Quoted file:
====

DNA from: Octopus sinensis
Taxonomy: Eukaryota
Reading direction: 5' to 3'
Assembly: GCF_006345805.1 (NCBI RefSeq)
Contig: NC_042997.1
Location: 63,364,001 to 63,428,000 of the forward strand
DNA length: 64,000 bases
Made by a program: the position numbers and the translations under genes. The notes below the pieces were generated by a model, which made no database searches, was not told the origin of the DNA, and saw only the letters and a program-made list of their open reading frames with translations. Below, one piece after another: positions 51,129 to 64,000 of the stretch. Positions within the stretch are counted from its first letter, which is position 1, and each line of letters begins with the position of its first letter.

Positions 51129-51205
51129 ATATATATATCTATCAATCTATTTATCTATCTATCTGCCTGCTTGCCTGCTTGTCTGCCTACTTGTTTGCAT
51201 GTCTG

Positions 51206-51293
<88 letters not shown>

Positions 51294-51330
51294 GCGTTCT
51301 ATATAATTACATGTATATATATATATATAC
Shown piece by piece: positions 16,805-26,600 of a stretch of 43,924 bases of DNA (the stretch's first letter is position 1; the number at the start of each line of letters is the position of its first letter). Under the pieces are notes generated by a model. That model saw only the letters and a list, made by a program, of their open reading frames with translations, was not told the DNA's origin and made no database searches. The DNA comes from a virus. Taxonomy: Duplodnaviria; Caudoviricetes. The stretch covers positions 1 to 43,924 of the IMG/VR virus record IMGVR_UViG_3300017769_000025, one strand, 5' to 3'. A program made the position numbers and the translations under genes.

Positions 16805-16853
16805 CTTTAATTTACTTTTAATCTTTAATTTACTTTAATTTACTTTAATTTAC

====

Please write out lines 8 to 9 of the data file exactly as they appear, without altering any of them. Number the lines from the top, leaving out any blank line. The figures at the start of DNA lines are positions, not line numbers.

Made by a program: the position numbers and the translations under genes. The notes below the pieces were generated by a model, which made no database searches, was not told the origin of the DNA, and saw only the letters and a program-made list of their open reading frames with translations. Below, one piece after another: positions 51,129 to 64,000 of the stretch. Positions within the stretch are counted from its first letter, which is position 1, and each line of letters begins with the position of its first letter.

Positions 51129-51205